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Connaissance tacite

De Wikiberal

La connaissance tacite est un concept développé par Michael Polanyi en 1958 dans Personal Knowledge : Towards a Post-Critical Philosophy. Il y montre que le développement de toute forme de savoir, y compris dans le domaine scientifique, est indissociable d'expériences subjectives et de « connaissances personnelles ». Cette connaissance demeure, pour une large part, implicite[1] , inarticulée et non verbale. En, 1966, dans son livre, "The Tacit Dimension", Michael Polanyi renforce son concept en formulant que les gens en savent plus qu'ils ne peuvent le dire. En ce sens, il exprime l'idée qu'il n'est pas possible de formuler tout son savoir, qu'il existe une partie non exprimable de notre savoir.

Prise en compte de la connaissance tacite en science du management

En science du management, dès 1938, Chester Barnard avait rapidement esquissé ce « savoir-faire » ou cette « connaissance comportementale » qui est « nécessaire pour réaliser des choses dans des situations concrètes » mais qui « n'est pas susceptible de formulation verbale »[2]. En effet, le discours ne parvient pas toujours à révéler une expérience vécue dans son intégralité, comme le présente Friedrich Hayek, en 1937 la connaissance est localisée. Et, il le confirme ensuite en 1945.

« [..] pratiquement chaque individu a des avantages par rapport à tous les autres parce qu'il possède de l'information unique qui peut être mise à profit; mais cette information ne sera mise à profit que si la décision en est laissée à l'individu ou si elle est prise en collaboration avec lui » [3]

La thèse de l'émergence des connaissances implicites, décrite par Michael Polanyi, a été reprise par les tenants de la perspective évolutionniste du changement (Richard R. Nelson et Sidney G. Winter, 1982). Au milieu des années 1990, plusieurs travaux ont présenté les connaissances tacites par opposition aux connaissances explicites dans le mode de management des entreprises (Théorie du management par la connaissance d'Ikujiro Nonaka en 1994 et 1995; J. C. Spender en 1996).

Différences entre connaissance tacite et connaissance explicite

Plusieurs attributs différencient la connaissance tacite de la connaissance explicite :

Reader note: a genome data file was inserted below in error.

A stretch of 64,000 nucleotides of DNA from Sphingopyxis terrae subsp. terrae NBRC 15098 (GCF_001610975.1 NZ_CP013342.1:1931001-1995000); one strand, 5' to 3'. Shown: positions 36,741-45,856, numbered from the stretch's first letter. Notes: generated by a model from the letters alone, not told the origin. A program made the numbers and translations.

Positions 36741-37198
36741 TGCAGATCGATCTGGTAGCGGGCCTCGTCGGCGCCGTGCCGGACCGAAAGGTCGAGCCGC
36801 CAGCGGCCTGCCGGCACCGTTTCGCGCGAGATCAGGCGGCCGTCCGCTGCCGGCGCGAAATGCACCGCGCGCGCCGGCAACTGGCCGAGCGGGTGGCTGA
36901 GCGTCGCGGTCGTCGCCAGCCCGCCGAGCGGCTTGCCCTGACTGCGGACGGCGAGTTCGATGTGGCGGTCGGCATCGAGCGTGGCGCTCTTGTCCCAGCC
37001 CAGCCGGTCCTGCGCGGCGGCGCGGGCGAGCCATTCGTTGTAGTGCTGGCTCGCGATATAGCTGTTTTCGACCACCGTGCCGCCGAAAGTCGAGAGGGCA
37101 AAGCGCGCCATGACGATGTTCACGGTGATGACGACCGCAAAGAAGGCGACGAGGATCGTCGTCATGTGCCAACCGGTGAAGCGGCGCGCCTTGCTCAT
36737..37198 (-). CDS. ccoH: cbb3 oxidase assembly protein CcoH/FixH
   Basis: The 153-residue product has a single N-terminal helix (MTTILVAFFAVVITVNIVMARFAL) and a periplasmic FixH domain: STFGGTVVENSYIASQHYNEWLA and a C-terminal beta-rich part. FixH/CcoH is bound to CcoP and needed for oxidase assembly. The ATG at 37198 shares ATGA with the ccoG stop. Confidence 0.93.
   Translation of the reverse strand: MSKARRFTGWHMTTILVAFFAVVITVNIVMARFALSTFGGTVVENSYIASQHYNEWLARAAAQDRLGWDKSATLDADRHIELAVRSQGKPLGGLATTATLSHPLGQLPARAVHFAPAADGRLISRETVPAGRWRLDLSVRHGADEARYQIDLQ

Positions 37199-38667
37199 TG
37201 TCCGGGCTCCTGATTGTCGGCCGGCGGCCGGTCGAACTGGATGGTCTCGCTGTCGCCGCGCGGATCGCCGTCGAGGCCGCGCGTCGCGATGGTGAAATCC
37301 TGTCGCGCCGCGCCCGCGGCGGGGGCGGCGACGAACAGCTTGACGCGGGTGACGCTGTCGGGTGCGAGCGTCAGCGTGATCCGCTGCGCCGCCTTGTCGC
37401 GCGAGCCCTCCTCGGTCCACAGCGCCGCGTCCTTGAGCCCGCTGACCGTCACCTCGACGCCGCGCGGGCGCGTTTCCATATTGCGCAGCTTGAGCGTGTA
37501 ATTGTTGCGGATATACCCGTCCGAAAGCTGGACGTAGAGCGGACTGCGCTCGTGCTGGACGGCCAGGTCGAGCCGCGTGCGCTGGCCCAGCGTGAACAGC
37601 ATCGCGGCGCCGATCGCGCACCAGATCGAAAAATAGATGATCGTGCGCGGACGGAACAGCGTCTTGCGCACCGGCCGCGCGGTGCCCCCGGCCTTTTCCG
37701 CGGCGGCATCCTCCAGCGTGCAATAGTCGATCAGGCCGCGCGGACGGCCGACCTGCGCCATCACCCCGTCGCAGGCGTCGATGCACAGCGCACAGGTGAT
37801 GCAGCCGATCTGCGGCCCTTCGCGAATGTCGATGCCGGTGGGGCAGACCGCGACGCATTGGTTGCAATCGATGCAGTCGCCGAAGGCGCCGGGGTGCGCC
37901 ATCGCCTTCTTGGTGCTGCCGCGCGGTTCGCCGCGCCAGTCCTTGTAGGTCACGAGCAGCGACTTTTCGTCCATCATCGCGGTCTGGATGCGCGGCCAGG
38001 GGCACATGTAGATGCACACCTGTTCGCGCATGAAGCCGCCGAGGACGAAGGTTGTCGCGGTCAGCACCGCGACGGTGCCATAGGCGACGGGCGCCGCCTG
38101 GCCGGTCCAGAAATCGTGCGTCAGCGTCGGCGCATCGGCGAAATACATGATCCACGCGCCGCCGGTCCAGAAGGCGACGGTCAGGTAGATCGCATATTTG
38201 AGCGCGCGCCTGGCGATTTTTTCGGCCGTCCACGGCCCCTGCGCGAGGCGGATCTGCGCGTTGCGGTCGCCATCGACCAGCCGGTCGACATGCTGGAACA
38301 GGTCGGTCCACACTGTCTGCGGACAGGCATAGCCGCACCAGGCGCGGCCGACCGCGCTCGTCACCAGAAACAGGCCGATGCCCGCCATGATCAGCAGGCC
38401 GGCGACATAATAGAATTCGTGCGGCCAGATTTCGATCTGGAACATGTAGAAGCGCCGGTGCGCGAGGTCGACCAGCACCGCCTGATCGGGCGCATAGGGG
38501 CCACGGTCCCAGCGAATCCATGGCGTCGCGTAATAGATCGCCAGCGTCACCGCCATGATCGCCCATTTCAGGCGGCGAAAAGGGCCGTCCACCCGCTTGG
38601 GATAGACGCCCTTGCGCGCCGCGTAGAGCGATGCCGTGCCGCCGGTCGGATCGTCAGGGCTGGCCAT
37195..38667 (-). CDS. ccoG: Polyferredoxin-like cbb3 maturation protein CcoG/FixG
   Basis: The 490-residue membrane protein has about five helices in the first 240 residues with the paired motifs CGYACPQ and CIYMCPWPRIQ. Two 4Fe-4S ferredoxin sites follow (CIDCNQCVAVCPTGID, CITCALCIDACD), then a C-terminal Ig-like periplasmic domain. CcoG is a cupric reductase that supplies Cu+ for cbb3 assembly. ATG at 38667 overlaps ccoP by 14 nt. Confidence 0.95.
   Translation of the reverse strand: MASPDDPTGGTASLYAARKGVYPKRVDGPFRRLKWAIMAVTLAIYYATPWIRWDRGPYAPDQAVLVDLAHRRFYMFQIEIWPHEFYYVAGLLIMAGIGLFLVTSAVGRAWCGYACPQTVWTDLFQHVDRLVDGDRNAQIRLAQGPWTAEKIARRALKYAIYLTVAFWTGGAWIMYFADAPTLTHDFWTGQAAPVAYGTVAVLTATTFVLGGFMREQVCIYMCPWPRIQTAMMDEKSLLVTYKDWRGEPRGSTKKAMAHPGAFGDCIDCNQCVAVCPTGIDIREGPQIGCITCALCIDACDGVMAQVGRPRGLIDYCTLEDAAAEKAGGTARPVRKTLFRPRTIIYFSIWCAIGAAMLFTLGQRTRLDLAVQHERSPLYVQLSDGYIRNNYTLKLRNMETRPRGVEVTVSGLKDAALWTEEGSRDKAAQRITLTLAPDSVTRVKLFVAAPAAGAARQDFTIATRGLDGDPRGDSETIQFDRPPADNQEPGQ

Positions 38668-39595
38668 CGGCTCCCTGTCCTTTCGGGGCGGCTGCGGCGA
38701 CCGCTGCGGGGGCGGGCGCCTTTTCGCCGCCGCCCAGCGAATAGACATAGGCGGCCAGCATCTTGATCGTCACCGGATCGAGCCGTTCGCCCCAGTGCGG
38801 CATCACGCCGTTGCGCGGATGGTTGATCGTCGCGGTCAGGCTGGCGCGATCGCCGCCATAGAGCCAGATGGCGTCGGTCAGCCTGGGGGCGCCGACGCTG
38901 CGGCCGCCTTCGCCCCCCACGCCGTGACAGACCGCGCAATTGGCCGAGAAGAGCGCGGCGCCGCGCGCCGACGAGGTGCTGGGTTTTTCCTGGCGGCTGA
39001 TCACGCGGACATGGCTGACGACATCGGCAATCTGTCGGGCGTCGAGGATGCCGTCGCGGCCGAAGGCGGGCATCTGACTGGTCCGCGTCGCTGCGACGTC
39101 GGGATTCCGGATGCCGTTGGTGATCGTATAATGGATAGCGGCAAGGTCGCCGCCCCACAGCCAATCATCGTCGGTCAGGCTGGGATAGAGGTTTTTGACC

• La connaissance tacite est intégrée aux individus[4] et elle est fortement imbriquée aux organisations. L'essentiel du savoir réside dans la tête des gens sous la forme de savoir pratique, de règles générales et d'intuition fondée sur l'expérience personnelle.
  • Ce type de connaissance tacite est moins structuré et peut être difficile à transmettre, mais cette connaissance est indispensable pour porter des jugements et pour agir. Pourtant, les travailleurs expérimentés peuvent ne pas être conscients de leur savoir tacite ou ne pas être capables de l'exprimer d'une manière écrite.
  • La connaissance tacite n'est pas formalisable facilement. Elle est difficilement transférable à l'intérieur de l'entreprise ou entre les entreprises. Cependant, il se peut que les gens au même niveau culturel ou ayant les mêmes origines peuvent facilement transférer des connaissances tacites aux autres, souvent au travers des histoires ou des démonstrations. Les travailleurs expérimentés peuvent transférer des connaissances tacites aux novices grâce à des contacts directs et par le dialogue, par exemple, par un encadrement ou par un tutorat.
  • La connaissance tacite est souvent le fruit de l'expérience personnelle, mais elle peut être également tirée de l'expérience des autres (apprentissage vicariant).
  • Par différence, la connaissance explicite est stockable dans des livres, des registres de comptabilités, des dépôts de brevets et des programmes de logiciels. Elle est plus facilement divisible et transférable que la connaissance tacite.

Cette approche fut développée en sociologie du travail également (K. C. Kusterer en 1978; B. Jones en 1982) suite à l'hypothèse de H. Braverman (1974). Selon celui-ci, la mécanisation des procédés entraîne une déqualification importante des ouvriers. Les études montrent au contraire, que même dans les entreprises soumises à une organisation de type taylorienne, où les tâches sont répétitives et formalisées, les routines de travail permettent aux opérateurs de développer des savoir-faire tacites indispensables aux opérations normales de production. Les connaissances sont bien assimilées par les individus et intégrées dans des comportements routiniers même s'ils n'en sont pas totalement conscients. Cependant, il est certain que l’organisation taylorienne classique bloque la transmission des savoirs explicites, de l’individu aux autres individus puisqu’elle n'a pas vocation à favoriser l’expression individuelle. Le passage du savoir tacite en savoir explicite s'en trouve réduit car le salarié n’y trouve pas une motivation certaine. Au contraire, il préfère garder sa zone d’autonomie.